In this section we propose a parallel algorithm for constructing a spanning forest F of a given proper circle graph G. The spanning forest F is constructed from proper chord diagram D corresponding to G. Input of the algorithm is each chord terminal points and of D. All chords have been sorted by corner point in increasing order. Instead of using a sophisticated technique, we propose simple parallel algorithms using only the parallel prefix computation  and Brent’s scheduling principle  . After executing Step 3, F consists of the spanning forest of proper circle graph G.
Lemma 3. After executing Step 3 of Algorithm CSF, F consists of the spanning forest of proper circle graph G.
(Proof) In Step 2 of Algorithm CSF, we compute an array for . is the largest chord number that intersects chord i. This means is an edge in proper circle graph G and is the largest vertex adjacent to i.
In Step 3 of Algorithm CSF, we add an edge in G if . A graph that adds just one edge to a vertex larger than itself from each vertex is connected. Moreover, of root vertices have same value as themselves. Then, after executing Step 3, each component in G is connected and has vertices and edges. By the properties of tree, F is a spanning forest of G. □
4.2. Analysis of Algorithm CSF
We analyze the complexity of Algorithm CSF. In Step 1, we initialize F and . This step can be implemented in time using processors by applying Brent’s scheduling principle  . In Steps 2, is
Table 2. Details of .
Figure 4. A spanning forest of G.
computed in time using processors by applying parallel prefix computation  . In Step 3, we obtain a spanning forest of G. This step can be done in time using processors by applying Brent’s scheduling principle. These steps can be implemented in time using processors by applying Brent’s scheduling principle. In addition, neither concurrent read nor concurrent write is caused anywhere, and the same edges are not written more than once. Hence, Algorithm CSF can be executed on EREW PRAM. We have the following theorem.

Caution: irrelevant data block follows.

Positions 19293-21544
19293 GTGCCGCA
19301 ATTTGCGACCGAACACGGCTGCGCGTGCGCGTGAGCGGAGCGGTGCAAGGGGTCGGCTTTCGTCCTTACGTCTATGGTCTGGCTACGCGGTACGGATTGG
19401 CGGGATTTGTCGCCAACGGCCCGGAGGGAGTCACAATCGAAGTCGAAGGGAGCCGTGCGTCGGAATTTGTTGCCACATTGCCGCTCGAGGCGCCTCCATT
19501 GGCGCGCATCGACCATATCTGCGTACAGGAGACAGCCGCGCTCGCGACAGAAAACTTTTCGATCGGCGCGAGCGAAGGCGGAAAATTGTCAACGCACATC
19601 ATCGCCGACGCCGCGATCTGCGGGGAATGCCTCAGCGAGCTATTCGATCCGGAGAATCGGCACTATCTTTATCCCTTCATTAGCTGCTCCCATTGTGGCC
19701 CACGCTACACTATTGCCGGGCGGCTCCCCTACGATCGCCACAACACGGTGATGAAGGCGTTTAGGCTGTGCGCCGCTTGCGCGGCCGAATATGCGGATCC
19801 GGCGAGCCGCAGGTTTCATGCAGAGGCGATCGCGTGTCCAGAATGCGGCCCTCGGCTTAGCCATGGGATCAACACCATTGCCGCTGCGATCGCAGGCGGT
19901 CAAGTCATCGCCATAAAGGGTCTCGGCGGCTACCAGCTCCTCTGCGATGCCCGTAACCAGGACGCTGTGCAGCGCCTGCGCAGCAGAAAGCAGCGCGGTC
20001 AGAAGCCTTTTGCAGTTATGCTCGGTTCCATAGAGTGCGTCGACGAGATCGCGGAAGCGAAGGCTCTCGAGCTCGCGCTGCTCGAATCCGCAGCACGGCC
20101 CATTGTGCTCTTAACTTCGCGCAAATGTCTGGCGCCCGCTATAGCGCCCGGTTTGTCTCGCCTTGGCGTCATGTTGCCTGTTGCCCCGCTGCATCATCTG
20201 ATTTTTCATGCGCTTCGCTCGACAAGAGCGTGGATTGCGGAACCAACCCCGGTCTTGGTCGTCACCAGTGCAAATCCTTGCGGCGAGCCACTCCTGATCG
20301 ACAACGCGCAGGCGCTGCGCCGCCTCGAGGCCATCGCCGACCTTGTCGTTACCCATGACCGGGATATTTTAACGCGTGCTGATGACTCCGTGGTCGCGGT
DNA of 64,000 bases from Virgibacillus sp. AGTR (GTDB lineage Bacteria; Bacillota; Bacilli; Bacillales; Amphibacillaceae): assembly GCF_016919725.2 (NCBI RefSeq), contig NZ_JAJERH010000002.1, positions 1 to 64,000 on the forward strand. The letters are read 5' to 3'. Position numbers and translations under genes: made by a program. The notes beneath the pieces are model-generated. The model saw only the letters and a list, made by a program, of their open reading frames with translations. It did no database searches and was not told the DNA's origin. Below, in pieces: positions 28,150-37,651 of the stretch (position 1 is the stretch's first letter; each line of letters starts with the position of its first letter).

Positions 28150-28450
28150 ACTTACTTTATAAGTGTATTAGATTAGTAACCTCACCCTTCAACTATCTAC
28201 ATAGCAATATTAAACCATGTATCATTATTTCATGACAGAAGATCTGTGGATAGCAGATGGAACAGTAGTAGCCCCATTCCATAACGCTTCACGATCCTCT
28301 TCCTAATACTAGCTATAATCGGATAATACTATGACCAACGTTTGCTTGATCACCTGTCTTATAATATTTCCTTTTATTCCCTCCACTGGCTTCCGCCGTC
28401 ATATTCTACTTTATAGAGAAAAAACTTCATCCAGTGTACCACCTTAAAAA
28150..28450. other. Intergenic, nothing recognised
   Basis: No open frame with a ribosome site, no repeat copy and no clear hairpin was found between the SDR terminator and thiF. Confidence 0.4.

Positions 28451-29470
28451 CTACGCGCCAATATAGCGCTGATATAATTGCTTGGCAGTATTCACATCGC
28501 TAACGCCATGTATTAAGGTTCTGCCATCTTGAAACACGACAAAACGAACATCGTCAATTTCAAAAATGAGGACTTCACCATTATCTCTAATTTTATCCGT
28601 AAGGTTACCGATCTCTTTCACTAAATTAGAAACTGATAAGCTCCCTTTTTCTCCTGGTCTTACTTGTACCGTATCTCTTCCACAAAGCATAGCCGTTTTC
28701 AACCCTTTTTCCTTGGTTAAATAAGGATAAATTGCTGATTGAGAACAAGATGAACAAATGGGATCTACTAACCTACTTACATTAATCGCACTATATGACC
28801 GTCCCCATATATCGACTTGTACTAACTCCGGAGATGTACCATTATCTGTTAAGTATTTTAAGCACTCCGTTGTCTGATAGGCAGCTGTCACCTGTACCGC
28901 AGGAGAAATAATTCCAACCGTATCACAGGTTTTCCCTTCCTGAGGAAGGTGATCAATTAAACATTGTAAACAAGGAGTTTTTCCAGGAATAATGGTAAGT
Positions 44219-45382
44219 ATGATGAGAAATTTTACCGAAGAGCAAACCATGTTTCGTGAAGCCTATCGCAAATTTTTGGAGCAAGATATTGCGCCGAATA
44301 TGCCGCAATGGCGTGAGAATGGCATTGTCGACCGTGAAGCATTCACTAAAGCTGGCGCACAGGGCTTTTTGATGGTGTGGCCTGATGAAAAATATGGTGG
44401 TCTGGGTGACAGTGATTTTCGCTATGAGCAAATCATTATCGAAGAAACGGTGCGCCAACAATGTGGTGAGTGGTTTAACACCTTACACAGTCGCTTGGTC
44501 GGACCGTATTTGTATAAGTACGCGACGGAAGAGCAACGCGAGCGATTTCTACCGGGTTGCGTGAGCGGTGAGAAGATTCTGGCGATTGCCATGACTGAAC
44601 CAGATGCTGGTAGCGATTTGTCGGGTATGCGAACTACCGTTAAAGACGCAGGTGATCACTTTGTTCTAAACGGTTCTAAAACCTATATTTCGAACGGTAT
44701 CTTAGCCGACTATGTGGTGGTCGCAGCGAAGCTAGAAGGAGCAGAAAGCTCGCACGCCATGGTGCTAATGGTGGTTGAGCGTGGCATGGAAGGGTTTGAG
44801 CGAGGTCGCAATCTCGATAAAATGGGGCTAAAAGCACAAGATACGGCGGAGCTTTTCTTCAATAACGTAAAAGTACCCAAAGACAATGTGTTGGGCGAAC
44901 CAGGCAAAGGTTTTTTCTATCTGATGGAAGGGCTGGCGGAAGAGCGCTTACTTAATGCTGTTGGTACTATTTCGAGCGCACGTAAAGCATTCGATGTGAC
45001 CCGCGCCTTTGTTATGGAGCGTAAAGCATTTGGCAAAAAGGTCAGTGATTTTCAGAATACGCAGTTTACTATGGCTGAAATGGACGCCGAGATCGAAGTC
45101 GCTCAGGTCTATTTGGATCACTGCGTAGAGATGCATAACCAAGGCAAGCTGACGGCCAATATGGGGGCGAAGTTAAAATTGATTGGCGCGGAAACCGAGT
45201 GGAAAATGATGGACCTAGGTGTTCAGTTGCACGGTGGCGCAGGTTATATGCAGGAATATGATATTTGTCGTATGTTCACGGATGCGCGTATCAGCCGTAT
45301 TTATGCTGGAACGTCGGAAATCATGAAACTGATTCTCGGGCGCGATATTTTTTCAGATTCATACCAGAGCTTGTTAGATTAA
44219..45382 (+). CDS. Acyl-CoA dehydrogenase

Theorem 4. Algorithm CSF constructs a spanning forest of trapezoid graph G in time with processors on EREW PRAM.
5. Concluding Remarks
In this paper, we presented a parallel algorithm to solve the spanning forest problem on proper circle graphs. This algorithm can be implemented in time with processors on an EREW PRAM computation model using only parallel prefix computation  and Brent’s scheduling principle  without using a sophisticated technique. Solutions to the spanning problem have applications in electrical power provision, computer network design, circuit analysis, among others. For this reason, we think this paper is also worthy from both a theoretical and algorithmic point of view. In the future, we will continue this research by extending the results to other classes of graphs.
We express many thanks to anonymous referees for their valuable advices on the theory of our attacks and their helpful editorial comments. This work was supported by JSPS KAKENHI Grant Number 25330019 and 17K00324 both.
 Bera, D., Pal, M. and Pal, T.K. (2003) An Optimal PRAM Algorithm for a Spanning Tree on Trapezoid Graphs. Journal of Applied Mathematics and Computing, 1-2, 21-29.
 Honma, H., Honma, S. and Masuyama, S. (2009) An Optimal Parallel Algorithm for Constructing a Spanning Tree on Circular Permutation Graphs. IEICE Transactions on Information and Systems, E92.D, 141-148.
 Honma, H., Nakajima, Y., Igarashi, Y. and Masuyama, S. (2014) Algorithm for Finding Maximum Detour Hinge Vertices of Interval Graphs. IEICE Transactions on Fundamentals of Electronics, Communications and Computer Sciences, E97.A, 1365-1369.
 Avriel, M., Penn, M. and Shpirer, N. (2000) Container Ship Stowage Problem: Complexity and Connection to the Coloring of Circle Graphs. Discrete Applied Mathematics, 103, 271-279.
 Arratia, R., Bollobas, B., Coppersmith, D. and Sorkin, G.B. (2000) Euler Circuits and DNA Sequencing by Hybridization. Discrete Applied Mathematics, 104, 63-96.